Time is running out to spend your old £5 notes. From 5 May, the cotton notes will be withdrawn and you’ll only be able to use new plastic fivers in shops and businesses.
However, the old notes won’t become worthless overnight – if you’re holding an old fiver after the cut-off, you still have options for cashing it in.
What happens on 5 May?
As of 5 May, the cotton-based Bank of England fiver will no longer be considered legal tender in the UK. This means that you won’t be able to use these notes to make payments.
The cotton note has been replaced with a polymer version, which was first introduced in September 2016. From Friday, these will be the only type of fiver that shops accept.
If you receive a cotton £5 note as change in a shop, you can refuse it and ask for a new version instead.
Can I deposit old fivers?
After 5 May, you can still deposit your £5 notes directly into your UK bank account at any post office. According to the Post Office, around 99 percent of UK account holders can use this service.
Alternatively, your bank or building society may be able to help you at your local branch. Which? has confirmed the following services from major banks will be offered after 5 May:
- HSBC: customers will be able to deposit old fivers into their accounts
- Royal Bank of Scotland: customers can swap old fivers for new polymer notes or deposit them into their accounts
- Lloyds: customers are able to either swap their old fivers for new notes, or deposit them
- Barclays: customers can deposit old fivers directly into their accounts
The Bank of England £5 guarantee
In future, banks and building societies may eventually stop accepting old £5 banknotes. But there’s no time limit on swapping them with the Bank of England.
For every banknote it has ever issued, the Bank of England guarantees its face value – even if the note has been out of circulation for decades.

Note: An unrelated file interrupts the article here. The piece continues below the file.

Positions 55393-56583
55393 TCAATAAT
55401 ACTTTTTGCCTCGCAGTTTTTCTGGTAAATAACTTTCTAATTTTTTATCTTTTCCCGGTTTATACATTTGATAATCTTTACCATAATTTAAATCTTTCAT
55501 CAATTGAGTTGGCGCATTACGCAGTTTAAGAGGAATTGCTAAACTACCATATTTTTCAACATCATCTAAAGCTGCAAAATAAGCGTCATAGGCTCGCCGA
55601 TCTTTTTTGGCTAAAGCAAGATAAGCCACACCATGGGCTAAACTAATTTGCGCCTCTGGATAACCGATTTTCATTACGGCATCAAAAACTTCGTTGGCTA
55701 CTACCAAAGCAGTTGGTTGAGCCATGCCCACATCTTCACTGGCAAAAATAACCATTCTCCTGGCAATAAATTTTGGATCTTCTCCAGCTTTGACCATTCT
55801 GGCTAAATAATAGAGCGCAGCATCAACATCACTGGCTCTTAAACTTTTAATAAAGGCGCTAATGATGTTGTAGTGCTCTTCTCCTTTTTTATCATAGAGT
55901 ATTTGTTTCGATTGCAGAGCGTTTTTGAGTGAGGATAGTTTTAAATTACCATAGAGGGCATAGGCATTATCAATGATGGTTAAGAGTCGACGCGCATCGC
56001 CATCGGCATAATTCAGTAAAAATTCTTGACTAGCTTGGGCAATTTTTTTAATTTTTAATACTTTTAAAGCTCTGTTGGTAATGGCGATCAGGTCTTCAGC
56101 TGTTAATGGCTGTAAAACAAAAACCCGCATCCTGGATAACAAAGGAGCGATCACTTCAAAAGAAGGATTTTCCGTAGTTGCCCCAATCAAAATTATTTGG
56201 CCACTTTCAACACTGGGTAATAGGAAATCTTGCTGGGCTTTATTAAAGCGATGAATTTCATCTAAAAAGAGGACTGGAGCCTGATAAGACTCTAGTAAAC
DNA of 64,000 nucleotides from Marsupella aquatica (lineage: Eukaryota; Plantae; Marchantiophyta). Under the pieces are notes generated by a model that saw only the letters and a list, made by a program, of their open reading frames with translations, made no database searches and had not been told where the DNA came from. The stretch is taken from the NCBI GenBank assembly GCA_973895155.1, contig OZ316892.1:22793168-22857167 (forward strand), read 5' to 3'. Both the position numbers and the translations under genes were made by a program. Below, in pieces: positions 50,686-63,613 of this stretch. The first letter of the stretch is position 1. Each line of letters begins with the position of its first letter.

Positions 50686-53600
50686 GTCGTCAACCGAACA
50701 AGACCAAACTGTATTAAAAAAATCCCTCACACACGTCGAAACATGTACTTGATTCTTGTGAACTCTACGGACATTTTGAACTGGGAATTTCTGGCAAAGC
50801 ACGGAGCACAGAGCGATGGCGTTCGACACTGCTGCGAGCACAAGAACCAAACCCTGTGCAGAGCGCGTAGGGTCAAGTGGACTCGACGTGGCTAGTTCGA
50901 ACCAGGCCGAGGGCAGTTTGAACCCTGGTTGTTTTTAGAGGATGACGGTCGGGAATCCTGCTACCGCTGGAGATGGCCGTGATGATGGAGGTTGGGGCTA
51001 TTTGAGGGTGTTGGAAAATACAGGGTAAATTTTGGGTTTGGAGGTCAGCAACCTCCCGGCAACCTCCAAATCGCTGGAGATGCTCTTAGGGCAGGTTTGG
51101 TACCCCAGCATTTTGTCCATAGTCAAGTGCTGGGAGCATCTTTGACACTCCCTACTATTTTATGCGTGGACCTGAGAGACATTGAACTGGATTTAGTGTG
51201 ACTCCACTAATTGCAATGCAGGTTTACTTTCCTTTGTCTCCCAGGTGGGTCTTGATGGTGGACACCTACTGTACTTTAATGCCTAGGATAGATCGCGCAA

If you would like to swap your old fivers for new notes, you can take your stash to the Bank of England counter located at:
London, EC2R 8AH
The Bank will exchange any outdated British currency free of charge, either providing you with new banknotes or depositing the value into your bank account. For sums over £999, you’ll be asked to show valid ID and proof of your address.
Can I exchange notes via post?
If you can’t make it to the counter in person, you can swap your cash with the Bank of England via mail. You need to send the old notes, as well as a signed Postal Banknote Exchange form from the Bank of England website, to:
Bank of England,
London EC2R 8AH
If you’re sending £1,000 or more, you’ll also need to include a copy of your ID and proof of address. You can choose to have the Bank of England mail you updated banknotes (to the value of £50), deposit the money in your account or send you a cheque.
Keep in mind that sending money by letter can be risky. The Royal Mail warns that you may not be entitled to compensation if your cash goes missing unless you use its guaranteed delivery service. All money should be packaged so that its not visible and nothing on the envelope should indicate that money is inside.
What about Scottish or Northern Irish £5 notes?
Unlike Bank of England £5 notes, Scottish and Northern Irish fivers aren’t being withdrawn from circulation.
However, they are no longer being reissued. The Committee of Scottish Clearing Bankers, which represents Bank of Scotland, Clydesdale Bank and Royal Bank of Scotland, says that there is no withdrawal date as there is with English £5 notes.